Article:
Hearing about an Indian actor, Abir Goswami, who sadly died today aged 33 after having a massive heart attack on an exercise machine in the gym, I think low energy works for human beings too.  My Uncle, whose first death anniversary falls today, was a ‘low energy’ person- he practised yoga, not the gym, he ate and spoke slowly and calmly, living and enjoying every moment.  He lived up to an age of 96, looked no more than 60 years old and died peacefully in his sleep.  He used to say, “Hurry and worry are the worst things in life.”  There is a theory that we have certain amount of life energy and if we use it too quickly, then we fall ill or our bodies fail in some way.  That is why we have to rest when we are ill and often feel rejuvenated after such a forced rest.  Indian yogis who are reputed to live for around 100 years, practice meditation and yoga- both of which are low energy activities.  “Hurry too much and you will miss the boat”- so goes the saying.

With all the slow movements such as slow food, idleness, tai-chi, etc getting very popular today and even medical research supporting the view of slowness, I am convinced that going slow helps us all.  No matter how much faster your latest computer or telephone may work, the ultimate processor, i.e. your brain, will always work at a certain peak speed and will often slow down in moments of concentration.  Being slow is not the same as being lazy- my Uncle was always busy doing things that mattered to him, i.e. using his life energy purposefully.  Slow induces calmness and tranquility that I associate with water, so I made up with my son’s help this haiku to help me remember to slow down and enjoy the moment-

Image

Still, Life, Open Water- slow

Your tranquil head

Flows down to follow your heart

worries, no worries

I was worried that I would not be able to blog today.  My computer just closed down for no reason and would not start up.  I thought that I would have to go out to get a new one, then thought about how much it would cost, which brand I should buy, how I would bring it back home, how I would transfer my work from my old computer into the new one… and so on.  I was just getting unhappy and worried. My head was winning over my heart!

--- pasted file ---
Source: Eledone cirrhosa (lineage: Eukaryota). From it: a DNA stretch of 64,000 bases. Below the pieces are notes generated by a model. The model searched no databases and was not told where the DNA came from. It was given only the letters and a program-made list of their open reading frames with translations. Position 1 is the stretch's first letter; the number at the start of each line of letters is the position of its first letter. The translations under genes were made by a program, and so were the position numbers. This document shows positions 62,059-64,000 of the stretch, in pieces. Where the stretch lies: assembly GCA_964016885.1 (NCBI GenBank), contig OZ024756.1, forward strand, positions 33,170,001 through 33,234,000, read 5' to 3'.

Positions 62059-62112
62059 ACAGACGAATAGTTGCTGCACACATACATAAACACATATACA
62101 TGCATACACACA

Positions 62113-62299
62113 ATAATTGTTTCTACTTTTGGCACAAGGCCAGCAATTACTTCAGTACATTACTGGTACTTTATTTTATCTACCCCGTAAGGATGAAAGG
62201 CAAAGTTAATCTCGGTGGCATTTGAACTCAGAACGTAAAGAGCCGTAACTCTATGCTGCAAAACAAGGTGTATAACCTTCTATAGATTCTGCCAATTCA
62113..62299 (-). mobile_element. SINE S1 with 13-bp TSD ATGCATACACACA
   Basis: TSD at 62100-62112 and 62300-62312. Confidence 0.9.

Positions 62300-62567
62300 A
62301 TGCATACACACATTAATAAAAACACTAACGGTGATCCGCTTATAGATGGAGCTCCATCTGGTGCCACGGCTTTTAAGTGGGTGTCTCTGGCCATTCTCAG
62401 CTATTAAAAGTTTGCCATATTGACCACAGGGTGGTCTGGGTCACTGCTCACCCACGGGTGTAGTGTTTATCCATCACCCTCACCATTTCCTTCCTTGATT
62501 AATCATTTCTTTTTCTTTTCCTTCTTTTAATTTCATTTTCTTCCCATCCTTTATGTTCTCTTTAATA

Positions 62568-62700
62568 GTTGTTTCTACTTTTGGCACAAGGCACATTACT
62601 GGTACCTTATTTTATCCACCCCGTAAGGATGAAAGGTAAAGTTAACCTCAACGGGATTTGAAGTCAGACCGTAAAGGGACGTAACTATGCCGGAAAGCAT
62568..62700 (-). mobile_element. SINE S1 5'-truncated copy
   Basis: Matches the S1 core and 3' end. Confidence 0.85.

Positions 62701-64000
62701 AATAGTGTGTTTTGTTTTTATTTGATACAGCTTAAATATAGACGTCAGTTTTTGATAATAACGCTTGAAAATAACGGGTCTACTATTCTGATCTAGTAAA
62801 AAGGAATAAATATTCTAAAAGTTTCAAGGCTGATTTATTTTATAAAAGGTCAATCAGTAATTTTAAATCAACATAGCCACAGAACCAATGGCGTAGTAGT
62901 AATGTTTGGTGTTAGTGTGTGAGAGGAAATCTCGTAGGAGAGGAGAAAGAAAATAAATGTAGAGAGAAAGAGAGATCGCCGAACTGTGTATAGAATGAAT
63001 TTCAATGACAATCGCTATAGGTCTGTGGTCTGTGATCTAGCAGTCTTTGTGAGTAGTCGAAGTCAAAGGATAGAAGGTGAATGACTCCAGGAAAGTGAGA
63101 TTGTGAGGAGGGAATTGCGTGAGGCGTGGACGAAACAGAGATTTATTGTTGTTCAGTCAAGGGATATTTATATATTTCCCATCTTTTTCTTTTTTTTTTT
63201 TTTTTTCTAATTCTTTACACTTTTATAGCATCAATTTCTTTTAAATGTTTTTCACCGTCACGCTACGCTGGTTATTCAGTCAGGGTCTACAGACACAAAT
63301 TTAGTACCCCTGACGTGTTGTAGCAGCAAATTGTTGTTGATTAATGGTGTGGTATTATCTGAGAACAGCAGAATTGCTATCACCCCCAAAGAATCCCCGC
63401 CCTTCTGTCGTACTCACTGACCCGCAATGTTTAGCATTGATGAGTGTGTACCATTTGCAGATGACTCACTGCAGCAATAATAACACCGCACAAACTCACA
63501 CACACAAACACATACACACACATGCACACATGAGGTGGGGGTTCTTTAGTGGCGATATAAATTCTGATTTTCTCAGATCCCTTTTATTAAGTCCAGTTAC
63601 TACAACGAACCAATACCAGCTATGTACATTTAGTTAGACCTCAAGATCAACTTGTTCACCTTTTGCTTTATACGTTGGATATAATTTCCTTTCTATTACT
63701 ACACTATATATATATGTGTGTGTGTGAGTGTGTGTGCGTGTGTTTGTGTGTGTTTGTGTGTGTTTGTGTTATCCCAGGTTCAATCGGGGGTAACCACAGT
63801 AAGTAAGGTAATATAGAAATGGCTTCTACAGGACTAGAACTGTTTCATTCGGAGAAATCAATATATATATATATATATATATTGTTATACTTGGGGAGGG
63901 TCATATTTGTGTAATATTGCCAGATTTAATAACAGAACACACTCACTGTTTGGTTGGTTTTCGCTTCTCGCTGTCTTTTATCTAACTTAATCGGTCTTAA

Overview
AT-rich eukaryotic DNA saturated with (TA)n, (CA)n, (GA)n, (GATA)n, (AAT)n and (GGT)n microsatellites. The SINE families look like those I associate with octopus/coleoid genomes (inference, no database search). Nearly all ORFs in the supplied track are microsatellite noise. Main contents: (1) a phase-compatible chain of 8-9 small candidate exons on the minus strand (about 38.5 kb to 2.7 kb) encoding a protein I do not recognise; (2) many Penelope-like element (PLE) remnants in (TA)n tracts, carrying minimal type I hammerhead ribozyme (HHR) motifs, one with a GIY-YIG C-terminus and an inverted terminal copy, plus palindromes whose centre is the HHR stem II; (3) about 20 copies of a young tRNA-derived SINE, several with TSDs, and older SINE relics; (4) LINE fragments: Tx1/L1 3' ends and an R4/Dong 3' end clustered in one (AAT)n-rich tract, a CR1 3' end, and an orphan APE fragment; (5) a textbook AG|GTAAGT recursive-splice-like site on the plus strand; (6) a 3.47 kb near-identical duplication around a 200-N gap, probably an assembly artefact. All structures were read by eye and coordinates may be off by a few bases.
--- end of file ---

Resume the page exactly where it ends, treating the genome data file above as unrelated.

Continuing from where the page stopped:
Then I just decided not to worry and just enjoy the evening with my family.  I called the computer engineer and he was to come to take away the old computer to rescue all the files the next day.  I had a lovely dinner with my children after which I started to think about all the good things that had happened today.  In light of all the good things, the computer problem was only one bad thing.  So I decided, all in all, it had been a good day.  Then a miracle happened.  Suddenly the computer burst into life.

I rang the computer engineer to cancel his appointment and then started writing this blog.  No one knows why the computer stopped working and then started again- we did Internet searches later to understand why this may have happened, we changed the fuse, looked at all the connections- but we could not figure out why a machine stopped working and then started again.  For no reason it seems.

But to think again, I think there was a reason- things happen for a reason.  Even this had a lesson for me- I am a perpetual worrier.  So my wonderful computer I like to think, taught me a great lesson about not worrying.  I must use this new lesson of not worrying from now on.  As Nichiren advises-“Never let life’s hardships disturb you. After all, no one can avoid problems, not even saints or sages….Suffer what there is to suffer, enjoy what there is to enjoy. Regard both suffering and joy as facts of life…”